About 5 years ago, I was reported as dead.
Really, it was just a typo in my church newsletter. My mom made donations of lilies in honor of my brother, his family, and me during the Easter season. The newsletter accidentally listed my name under the “in memory” section instead of the “in honor” section.
Of course, I wasn’t mad or anything. Things like this do happen occasionally (luckily, not for CPD – Joanna is VERY careful about it). You laugh and move on. My family and I all just thought that it was hilarious and of course I spent a lot of time telling the story at work and getting to use Mark Twain’s famous line “reports of my death are greatly exaggerated”, etc.
Now, I go to a big church, Highland Park United Methodist (the largest United Methodist Church in the country, I think), and at that time they only sent a snail mail newsletter to members, so thousands and thousands of people received the notice that I was dead. And aside from two old friends from high school calling my mom to ask her when I passed, no one much noticed.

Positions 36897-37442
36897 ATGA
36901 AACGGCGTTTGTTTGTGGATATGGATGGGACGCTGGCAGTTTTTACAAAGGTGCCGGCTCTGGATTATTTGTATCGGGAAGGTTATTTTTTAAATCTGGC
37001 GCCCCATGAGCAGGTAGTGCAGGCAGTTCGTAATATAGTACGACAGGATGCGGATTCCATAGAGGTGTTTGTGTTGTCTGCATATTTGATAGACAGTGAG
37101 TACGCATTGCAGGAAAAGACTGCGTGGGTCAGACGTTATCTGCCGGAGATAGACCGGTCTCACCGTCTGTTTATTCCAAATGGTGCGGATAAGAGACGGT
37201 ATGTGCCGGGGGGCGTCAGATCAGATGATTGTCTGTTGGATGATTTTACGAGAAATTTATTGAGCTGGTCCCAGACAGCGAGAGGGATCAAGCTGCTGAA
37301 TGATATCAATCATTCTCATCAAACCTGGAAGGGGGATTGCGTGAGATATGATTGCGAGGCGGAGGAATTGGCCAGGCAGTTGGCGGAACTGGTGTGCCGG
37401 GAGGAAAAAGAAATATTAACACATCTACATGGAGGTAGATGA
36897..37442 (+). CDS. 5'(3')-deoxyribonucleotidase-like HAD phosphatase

What’s up with that, people? I grew up here. People know me. Two people called?
Life truly does go on, doesn’t it?
Make the most of your days here on earth. Of course, I suggest that you do that by giving back to your community (We are here for you at Community Partners of Dallas!). Because someday, no matter how famous or popular you are now, you will probably be forgotten. I just got hit in the face with it a little early.
And remembering this quote by the great Martin Luther King helps to keep me on track:
Life’s most persistent and urgent question is, ‘What are you doing for others?’
Make your days here count, because even one small gift can change a life for the better. Someone you will never meet will benefit from your volunteer service teaching ESL, your donation of funds to provide a winter coat or food, your instruction to your own child about bullying others – the list goes on and on and on.
That’s your legacy. It will not be forgotten.